Published on the Ladysmith Gazette on 6 November 2014, p. 6
So often when conducting research on Steadville; one only gets information on the violence from the early 1990s to the early 2000s. Fortunately, the violence is not what makes Steadville. Agreeably, it would be a fallacy and a major distortion of history to speak of Steadville without making mention of the violence which took so many lives, however, this article aims to renown the good of that place and remind society of what seems to be forgotten.
With media reports painting the rather distasteful side of the area, I can understand how difficult it can be to even believe that anything good may come of the area. So often when you ask people about where they come from, their heritage, who they are; you almost get an immediate dismissal. This may be due to the lack of knowledge on the subject matter; which in turn causes major frustration.
Let us reverse time a bit; as it seems people have even forgotten about the days of Steadville X20. You mention such to any person from that area and without a doubt, will be met with a graceful smile; which is short-lived due to the remorse from the fact that this only remains a memory. Those boys were our pride and joy.
It also baffles me that Emnambithi Primary School still hasn’t been declared a heritage site. Apart from its rich architect; that school is responsible for so many renowned persons in the area. Historically, the first school in Steadville, that in itself should make us proud as those walls have stood the test of time, have managed to see itself through the violence of the area; and surely if those gates had an opportunity to speak, they would reveal slathers of stories left untold. This is our heritage and should thus be preserved.
According to a brief history sited on Wikipedia; Steadville owes its name to the Stead family, particularly Frederick Stead. It is believed that this was due to his involvement in the Bantu Affairs as the Principal Clerk to the Native Commissioner. This was confirmed by the late, Ms. BI Ndlovu who knew the history of Steadville like the back of her hand. Information on the women’s march, the first dwellers of Steadville, the first clinic, sports, Nelson Mandela’s stay on his way to Durban while he was underground, the activities of the ANC during apartheid, Dr Achmad Sader (Indian Medical doctor, a leading member of the Natal Indian Congress and an heir to Gandhi’s legacy of active organisation in this area in the late 19th century) and most importantly, the role of her father, Chief Ndlovu; all came from this woman. Amongst the many people who should be celebrated in Ladysmith, she is one of them.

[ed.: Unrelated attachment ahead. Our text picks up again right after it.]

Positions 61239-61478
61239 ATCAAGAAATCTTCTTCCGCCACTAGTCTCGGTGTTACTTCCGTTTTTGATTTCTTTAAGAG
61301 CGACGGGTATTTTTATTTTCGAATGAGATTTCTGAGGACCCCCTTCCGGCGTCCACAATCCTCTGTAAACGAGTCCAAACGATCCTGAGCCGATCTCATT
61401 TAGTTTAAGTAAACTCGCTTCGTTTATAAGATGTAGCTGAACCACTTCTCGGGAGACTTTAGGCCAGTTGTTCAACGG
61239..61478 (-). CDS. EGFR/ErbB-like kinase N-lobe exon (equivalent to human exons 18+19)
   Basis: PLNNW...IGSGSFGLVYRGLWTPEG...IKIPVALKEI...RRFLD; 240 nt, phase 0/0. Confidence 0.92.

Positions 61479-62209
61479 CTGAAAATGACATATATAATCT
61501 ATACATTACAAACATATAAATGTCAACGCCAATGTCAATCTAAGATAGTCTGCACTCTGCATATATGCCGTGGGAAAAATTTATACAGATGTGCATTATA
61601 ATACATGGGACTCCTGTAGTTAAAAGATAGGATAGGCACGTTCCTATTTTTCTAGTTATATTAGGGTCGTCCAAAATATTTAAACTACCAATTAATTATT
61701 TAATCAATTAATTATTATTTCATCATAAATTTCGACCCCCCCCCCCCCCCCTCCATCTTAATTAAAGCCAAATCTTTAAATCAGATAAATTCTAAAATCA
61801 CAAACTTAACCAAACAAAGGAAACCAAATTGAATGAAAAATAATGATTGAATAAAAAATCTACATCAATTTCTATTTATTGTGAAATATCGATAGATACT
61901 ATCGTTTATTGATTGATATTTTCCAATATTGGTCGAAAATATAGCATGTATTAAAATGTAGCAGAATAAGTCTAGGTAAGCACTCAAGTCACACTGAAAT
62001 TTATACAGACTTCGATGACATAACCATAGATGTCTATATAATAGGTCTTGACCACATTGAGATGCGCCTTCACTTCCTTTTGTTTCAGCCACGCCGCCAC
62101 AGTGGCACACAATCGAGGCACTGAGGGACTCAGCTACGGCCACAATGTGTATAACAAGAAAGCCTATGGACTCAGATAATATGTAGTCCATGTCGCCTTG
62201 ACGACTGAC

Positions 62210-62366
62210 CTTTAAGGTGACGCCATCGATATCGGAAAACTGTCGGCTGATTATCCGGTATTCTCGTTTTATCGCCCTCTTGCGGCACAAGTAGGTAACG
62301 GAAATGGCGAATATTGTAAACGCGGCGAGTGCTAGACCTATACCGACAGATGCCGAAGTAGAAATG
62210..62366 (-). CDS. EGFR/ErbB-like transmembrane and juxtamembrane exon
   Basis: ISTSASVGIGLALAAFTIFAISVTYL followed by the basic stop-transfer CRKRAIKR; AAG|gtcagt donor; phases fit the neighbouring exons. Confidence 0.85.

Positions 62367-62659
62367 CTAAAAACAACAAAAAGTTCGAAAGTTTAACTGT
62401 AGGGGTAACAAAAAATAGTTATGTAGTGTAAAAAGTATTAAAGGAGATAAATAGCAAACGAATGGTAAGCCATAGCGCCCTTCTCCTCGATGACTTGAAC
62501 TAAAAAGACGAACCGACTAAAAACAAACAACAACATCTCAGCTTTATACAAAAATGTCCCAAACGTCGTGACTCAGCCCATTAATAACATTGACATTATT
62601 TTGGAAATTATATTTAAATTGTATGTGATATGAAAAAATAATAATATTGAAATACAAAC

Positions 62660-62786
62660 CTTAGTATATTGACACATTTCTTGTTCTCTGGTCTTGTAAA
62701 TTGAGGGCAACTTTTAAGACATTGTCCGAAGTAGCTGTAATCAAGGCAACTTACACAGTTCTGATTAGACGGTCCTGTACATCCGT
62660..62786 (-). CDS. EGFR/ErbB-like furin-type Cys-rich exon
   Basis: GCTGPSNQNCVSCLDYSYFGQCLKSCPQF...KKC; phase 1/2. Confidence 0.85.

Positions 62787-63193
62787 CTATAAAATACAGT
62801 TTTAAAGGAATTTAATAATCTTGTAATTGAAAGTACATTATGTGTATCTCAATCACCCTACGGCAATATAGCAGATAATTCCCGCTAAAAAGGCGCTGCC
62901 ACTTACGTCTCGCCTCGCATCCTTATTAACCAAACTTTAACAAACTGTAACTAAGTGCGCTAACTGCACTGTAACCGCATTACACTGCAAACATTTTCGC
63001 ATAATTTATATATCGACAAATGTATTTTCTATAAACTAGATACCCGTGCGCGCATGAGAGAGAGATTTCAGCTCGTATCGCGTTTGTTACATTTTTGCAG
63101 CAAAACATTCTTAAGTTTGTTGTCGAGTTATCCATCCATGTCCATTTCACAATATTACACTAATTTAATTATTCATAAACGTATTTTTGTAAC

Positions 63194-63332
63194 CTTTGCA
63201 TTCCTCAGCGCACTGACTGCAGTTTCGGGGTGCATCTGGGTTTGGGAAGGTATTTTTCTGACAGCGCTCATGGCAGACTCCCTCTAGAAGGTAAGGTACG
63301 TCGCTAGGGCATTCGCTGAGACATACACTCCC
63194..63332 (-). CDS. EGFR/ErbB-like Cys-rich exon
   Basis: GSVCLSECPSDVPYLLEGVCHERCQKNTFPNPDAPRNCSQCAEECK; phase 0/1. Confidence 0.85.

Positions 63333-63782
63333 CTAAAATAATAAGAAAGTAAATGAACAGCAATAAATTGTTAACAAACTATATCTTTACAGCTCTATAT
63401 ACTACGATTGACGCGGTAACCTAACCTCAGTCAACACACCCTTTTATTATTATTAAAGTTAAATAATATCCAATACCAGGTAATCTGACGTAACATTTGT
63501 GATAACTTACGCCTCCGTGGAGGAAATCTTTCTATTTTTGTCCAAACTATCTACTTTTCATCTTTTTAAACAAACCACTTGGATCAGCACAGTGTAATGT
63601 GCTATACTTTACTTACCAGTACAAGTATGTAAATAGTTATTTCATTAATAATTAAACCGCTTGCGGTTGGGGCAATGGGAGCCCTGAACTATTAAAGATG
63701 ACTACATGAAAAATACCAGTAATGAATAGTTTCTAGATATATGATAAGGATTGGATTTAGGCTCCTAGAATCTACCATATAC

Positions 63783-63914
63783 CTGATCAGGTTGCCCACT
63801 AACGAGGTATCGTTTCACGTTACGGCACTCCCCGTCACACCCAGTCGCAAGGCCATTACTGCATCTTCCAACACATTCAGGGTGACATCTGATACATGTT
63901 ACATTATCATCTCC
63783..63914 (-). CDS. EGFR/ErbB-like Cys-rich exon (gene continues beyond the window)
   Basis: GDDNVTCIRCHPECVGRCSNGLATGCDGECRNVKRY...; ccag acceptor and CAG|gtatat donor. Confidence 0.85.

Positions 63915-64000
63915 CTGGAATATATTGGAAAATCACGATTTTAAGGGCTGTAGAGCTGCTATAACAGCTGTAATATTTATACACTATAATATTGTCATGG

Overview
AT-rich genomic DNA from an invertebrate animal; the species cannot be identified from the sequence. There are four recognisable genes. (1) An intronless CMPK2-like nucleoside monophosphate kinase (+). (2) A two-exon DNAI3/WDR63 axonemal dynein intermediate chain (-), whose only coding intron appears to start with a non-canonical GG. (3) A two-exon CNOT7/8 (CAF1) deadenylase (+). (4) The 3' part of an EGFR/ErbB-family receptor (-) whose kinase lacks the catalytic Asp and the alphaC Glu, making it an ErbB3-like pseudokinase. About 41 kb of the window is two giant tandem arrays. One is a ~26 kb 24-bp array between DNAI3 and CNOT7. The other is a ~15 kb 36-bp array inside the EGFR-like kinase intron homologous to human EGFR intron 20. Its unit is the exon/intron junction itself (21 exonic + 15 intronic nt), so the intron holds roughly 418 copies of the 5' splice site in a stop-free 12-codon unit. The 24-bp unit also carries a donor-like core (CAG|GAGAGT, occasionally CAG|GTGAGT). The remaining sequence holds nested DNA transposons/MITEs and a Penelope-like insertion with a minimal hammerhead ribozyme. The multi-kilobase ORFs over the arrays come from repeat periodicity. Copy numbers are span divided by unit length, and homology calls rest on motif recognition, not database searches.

Not so long ago, we used to flood the Steadville hall to watch Imbumba. How they brought together our community, human words cannot describe. I can assure you, if these young people would make a comeback, many people would certainly support them. Growing up, we wanted to be a part of that production, and held those people at such high esteem. Ncosi Mazibuko did such a wonderful job, and it doesn’t have to end there.
The Steadville hall, which unfortunately at some instances was hailed with gun shots, certainly has seen the good of Steadville. Ballroom dancing was seen as a sport for the elite, but the youth of Steadville defied the odds. These young people brought back trophies every time they competed outside. A force to be reckoned with. Where are they now?
Basically, there is so much to be celebrated about the area, and in that instance, we can continue with some of these activities, or perhaps bring them to life. Youth dialogues can be created where we share ideas about how we empower each other. We can’t only look back to what was, when we have the power to make things happen now. Steadville, isn’t all violence. Let’s profile, celebrate and support our very own.
Ntando PZ Mbatha